Consciousness, the brain, and spacetime geometry

Stuart Hameroff

Research output: Contribution to journalArticlepeer-review

48 Scopus citations


What is consciousness? Conventional approaches see it as an emergent property of complex interactions among individual neurons; however these approaches fail to address enigmatic features of consciousness. Accordingly, some philosophers have contended that "qualia," or an experiential medium from which consciousness is derived, exists as a fundamental component of reality. Whitehead, for example, described the universe as being composed of "occasions of experience." To examine this possibility scientifically, the very nature of physical reality must be re-examined. We must come to terms with the physics of spacetime - as described by Einstein's general theory of relativity, and its relation to the fundamental theory of matter - as described by quantum theory. Roger Penrose has proposed a new physics of objective reduction: "OR," which appeals to a form of quantum gravity to provide a useful description of fundamental processes at the quantum/classical borderline. Within the OR scheme, we consider that consciousness occurs if an appropriately organized system is able to develop and maintain quantum coherent superposition until a specific "objective" criterion (a threshold related to quantum gravity) is reached; the coherent system then self-reduces (objective reduction: OR). We contend that this type of objective self-collapse introduces non-computability, an essential feature of consciousness which distinguishes our minds from classical computers. Each OR is taken as an instantaneous event - the climax of a self-organizing process in fundamental spacetime - and a candidate for a conscious Whitehead "occasion of experience." How could an OR process occur in the brain, be coupled to neural activities, and account for other features of consciousness? We nominate a quantum computational OR process with the requisite characteristics to be occurring in cytoskeletal microtubules within the brain's neurons. In this model, quantum-superposed states develop in microtubule subunit proteins ("tubulins") within certain brain neurons, remain coherent, and recruit more superposed tubulins until a mass-time-energy threshold (related to quantum gravity) is reached. At that point, self-collapse, or objective reduction (OR), abruptly occurs. We equate the pre-reduction, coherent superposition ("quantum computing") phase with pre-conscious processes, and each instantaneous (and non-computable) OR, or self-collapse, with a discrete conscious event. Sequences of OR events give rise to a "stream" of consciousness. Microtubule-associated proteins can "tune" the quantum oscillations of the coherent superposed states; the OR is thus self-organized, or "orchestrated" ("Orch OR"). Each Orch OR event selects (non-computably) microtubule subunit states which regulate synaptic/neural functions using classical signaling. The quantum gravity threshold for self-collapse is relevant to consciousness, according to our arguments, because macroscopic superposed quantum states each have their own spacetime geometries. These geometries are also superposed, and in some way "separated," but when sufficiently separated, the superposition of spacetime geometries becomes significantly unstable and reduces to a single universe state. Quantum gravity determines the limits of the instability; we contend that the actual choice of state made by Nature is noncomputable. Thus each Orch OR event is a self-selection of spacetime geometry, coupled to the brain through microtubules and other biomolecules. If conscious experience is intimately connected with the very physics underlying spacetime structure, then Orch OR in microtubules indeed provides us with a completely new and uniquely promising perspective on the difficult problems of consciousness.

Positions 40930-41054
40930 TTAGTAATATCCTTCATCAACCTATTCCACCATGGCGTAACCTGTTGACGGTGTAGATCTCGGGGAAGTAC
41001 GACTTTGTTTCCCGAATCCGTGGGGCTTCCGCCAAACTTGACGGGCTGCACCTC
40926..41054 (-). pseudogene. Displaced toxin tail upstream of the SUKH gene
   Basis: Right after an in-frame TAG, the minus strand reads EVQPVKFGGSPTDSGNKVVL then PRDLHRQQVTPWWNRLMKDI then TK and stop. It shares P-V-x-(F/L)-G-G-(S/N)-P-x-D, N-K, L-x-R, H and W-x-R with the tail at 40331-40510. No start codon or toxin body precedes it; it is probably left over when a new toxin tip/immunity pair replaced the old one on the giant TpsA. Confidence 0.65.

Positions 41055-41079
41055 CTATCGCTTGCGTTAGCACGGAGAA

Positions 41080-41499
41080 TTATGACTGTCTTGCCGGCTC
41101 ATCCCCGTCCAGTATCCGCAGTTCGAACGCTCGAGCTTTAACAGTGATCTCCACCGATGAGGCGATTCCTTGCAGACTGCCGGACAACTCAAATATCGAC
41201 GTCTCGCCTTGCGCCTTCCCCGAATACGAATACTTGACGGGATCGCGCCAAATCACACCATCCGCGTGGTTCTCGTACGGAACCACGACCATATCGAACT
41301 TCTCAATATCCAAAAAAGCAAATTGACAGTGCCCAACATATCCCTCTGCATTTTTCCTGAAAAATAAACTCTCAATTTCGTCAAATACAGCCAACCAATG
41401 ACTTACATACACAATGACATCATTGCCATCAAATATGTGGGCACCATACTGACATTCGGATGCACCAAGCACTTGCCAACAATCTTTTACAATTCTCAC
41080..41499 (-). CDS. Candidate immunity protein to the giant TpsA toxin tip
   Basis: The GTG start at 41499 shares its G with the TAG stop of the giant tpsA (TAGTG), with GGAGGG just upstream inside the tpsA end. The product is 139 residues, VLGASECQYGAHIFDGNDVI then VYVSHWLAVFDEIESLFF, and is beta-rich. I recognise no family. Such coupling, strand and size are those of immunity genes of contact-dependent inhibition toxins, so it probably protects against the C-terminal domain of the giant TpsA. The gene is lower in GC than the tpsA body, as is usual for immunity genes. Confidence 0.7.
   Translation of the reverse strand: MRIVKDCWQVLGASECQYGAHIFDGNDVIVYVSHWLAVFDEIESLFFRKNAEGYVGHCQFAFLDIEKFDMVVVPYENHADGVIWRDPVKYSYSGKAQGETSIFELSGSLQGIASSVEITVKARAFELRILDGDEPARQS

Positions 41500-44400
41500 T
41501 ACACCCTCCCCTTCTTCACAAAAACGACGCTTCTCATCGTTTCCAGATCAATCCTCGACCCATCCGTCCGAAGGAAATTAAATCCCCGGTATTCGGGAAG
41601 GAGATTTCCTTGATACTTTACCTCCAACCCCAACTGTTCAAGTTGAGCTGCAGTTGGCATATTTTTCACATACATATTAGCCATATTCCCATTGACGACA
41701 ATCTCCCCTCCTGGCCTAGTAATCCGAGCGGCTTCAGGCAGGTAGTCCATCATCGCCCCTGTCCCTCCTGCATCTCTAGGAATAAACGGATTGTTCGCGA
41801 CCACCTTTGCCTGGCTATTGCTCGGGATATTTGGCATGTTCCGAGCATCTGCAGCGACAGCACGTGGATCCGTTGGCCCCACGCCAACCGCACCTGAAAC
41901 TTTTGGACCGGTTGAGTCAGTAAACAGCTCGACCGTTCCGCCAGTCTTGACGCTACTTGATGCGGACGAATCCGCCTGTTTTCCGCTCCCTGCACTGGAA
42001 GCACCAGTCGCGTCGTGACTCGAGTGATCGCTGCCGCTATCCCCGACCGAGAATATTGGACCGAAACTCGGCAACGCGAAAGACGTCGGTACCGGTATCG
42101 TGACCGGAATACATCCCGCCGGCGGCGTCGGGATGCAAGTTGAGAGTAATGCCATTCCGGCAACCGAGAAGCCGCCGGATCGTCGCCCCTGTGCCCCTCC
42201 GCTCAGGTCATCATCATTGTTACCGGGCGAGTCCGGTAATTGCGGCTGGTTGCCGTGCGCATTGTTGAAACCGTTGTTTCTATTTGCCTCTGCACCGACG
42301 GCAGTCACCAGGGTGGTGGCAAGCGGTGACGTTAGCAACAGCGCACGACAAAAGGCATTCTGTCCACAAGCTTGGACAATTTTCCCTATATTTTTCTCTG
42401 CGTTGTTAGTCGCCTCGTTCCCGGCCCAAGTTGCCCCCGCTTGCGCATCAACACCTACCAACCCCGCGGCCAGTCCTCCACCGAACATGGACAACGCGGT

Original languageEnglish (US)
Pages (from-to)74-104
Number of pages31
JournalAnnals of the New York Academy of Sciences
StatePublished - 2001


  • Brain
  • Cajal
  • Consciousness
  • Cytoskeleton
  • Decoherence
  • Dendrites
  • Gap junctions
  • General relativity
  • London forces
  • Microtubule-associated proteins (MAPs)
  • Microtubules
  • Objective reduction
  • Orch OR
  • Protein conformation
  • Quantum computation
  • Quantum theory
  • Spacetime geometry
  • Tubulin
  • Van der Waals forces

ASJC Scopus subject areas

  • Neuroscience(all)
  • Biochemistry, Genetics and Molecular Biology(all)
  • History and Philosophy of Science


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